I spent a lot of hours on this job (more than budgeted, of course), but I think it came out great and I might even be convinced to do it again someday in the distant future. Click on the video link to see what I started with and how it all ended up.
I have been cutting a lot of slabs lately and building a lot of tops. This is the first one that I have finished out of a big double-crotch Siberian elm that I milled in the spring. The top is 36″ at the narrowest and 58″ at the widest. The slab was milled 3″ thick and was flattened and finished with a hand-planed surface at 2″ thick.
For those of you that haven’t heard yet, Siberian elm is one of my favorites. The wood needs nothing added to it to make it beautiful – just a clear top coat (actually four coats of Klearvar) is all it takes. The wood for this top is a delicious medium brown with tons of visual interest, especially where the main trunk splits into three branches.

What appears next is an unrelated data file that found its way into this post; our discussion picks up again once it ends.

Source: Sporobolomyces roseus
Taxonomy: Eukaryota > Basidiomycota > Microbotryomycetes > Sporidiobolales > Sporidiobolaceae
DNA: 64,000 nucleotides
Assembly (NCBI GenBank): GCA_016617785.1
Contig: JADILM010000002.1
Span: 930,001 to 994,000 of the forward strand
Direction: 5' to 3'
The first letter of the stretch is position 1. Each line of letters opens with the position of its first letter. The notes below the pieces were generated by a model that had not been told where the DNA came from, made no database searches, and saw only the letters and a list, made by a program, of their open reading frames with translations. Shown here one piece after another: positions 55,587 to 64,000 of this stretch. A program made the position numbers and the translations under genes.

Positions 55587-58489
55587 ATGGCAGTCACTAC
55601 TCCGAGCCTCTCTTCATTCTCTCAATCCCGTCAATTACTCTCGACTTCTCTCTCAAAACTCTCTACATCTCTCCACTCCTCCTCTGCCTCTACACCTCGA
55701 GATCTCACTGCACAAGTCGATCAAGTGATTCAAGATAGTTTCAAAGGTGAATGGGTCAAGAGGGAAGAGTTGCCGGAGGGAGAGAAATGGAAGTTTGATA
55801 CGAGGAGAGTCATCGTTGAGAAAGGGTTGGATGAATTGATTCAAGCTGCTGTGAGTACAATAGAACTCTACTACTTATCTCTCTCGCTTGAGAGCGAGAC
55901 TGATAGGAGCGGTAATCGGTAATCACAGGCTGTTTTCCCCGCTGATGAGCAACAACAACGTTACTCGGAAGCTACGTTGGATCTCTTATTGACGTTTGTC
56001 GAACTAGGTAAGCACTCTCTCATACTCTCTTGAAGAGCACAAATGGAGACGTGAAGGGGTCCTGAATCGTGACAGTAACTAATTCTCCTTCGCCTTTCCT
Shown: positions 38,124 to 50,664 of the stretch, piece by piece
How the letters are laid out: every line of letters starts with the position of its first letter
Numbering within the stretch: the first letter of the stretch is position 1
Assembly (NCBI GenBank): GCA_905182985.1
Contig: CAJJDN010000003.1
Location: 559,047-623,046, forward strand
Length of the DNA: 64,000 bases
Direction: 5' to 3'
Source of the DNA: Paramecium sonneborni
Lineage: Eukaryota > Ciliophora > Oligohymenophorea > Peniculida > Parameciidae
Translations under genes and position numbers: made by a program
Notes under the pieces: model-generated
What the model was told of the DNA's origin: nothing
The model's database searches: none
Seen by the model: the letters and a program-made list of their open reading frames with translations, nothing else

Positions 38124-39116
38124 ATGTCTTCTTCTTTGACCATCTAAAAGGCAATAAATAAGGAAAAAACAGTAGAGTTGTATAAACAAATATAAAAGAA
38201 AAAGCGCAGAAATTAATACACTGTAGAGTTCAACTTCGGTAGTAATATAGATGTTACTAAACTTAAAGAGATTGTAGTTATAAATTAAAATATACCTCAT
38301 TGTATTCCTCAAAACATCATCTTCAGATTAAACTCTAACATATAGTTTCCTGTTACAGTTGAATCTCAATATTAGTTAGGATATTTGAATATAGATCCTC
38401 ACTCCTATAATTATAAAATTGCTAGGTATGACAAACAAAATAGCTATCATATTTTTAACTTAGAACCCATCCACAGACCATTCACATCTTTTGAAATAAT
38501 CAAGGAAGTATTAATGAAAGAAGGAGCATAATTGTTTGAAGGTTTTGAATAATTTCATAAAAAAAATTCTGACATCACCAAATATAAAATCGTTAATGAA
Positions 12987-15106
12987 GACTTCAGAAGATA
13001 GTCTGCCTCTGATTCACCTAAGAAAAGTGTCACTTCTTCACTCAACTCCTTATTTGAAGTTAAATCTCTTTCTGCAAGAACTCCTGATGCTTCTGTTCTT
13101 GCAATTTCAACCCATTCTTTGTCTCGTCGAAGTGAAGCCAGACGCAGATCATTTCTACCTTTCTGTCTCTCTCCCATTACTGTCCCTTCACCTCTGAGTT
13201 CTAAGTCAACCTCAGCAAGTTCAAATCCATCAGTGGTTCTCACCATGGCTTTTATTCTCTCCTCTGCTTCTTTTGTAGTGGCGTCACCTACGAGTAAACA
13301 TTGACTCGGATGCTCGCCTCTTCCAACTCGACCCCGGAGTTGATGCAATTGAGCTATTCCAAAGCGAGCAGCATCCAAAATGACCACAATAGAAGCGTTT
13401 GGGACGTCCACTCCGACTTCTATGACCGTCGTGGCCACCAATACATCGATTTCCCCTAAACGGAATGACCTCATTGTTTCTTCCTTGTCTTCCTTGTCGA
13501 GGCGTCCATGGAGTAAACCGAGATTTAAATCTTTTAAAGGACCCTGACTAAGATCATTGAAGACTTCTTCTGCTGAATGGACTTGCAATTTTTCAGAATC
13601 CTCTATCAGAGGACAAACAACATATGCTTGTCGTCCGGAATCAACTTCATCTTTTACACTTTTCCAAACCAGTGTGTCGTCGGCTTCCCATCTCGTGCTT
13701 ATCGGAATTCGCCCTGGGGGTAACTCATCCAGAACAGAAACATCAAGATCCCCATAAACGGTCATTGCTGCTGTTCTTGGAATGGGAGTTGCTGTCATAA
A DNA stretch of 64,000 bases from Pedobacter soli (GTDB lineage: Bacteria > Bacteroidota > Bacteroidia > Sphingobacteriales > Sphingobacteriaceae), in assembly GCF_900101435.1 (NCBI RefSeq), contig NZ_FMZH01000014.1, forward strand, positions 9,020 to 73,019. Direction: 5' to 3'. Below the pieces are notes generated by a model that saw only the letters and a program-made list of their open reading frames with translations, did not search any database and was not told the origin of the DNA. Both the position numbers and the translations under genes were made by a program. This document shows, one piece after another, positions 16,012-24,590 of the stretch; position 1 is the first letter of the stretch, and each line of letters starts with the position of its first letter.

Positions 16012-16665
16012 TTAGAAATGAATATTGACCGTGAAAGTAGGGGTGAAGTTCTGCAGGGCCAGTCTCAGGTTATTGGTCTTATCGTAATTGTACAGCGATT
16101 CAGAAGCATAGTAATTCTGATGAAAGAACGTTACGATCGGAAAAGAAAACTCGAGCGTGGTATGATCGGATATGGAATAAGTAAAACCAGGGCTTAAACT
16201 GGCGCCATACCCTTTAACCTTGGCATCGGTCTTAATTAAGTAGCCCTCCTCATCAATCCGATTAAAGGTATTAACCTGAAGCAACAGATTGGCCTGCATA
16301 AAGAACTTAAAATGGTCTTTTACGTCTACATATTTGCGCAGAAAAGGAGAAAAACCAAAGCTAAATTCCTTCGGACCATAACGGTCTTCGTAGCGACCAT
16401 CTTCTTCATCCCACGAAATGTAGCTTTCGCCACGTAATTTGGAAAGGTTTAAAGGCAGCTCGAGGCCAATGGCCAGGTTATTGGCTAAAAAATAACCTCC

The wood slab and the steel base (built by Commercial Fabrication) are going to serve as a 42″ bar-height community table in my customers newly remodeled basement.
About a week ago we milled a big Black Oak log for our friend Martin Goebel of Goebel & Co. Furniture. It looks like he has some big plans, and they include a large tabletop for a customer. Our mission was to get at least one good slab, cut at 4″ thick, that would stay together through the drying process. The log was stout with a lot of character and a few bad spots, but it was so big that getting some slabs that met the requirement was no problem.
This is the first log that I have milled on the Lucas Mill that required the mill to be jacked up (by about 10″) to get started. The mill will cut up to 62″ wide with the chainsaw slabber attachment, and we still had to trim both sides of the butt end for the log to fit. We milled the bottom log with the slabber, and Roger Branson of Red Rooster Sawmill cut up the top logs on his Wood-Mizer LT40. In all we got about 1,600 bd. ft. out of the tree, with about 1,000 bd. ft. coming out of the bottom 10′ log.
Here are the photos of the event:
After the milling we got all of the wood back in the shop and stacked to start drying. It is nutty to know that the lumber is so big that it takes two of us just to slide one end of the slab on to the sticks. Luckily, the stacking is done, and now we wait, with our fingers crossed, in hopes that nothing breaks as it dries.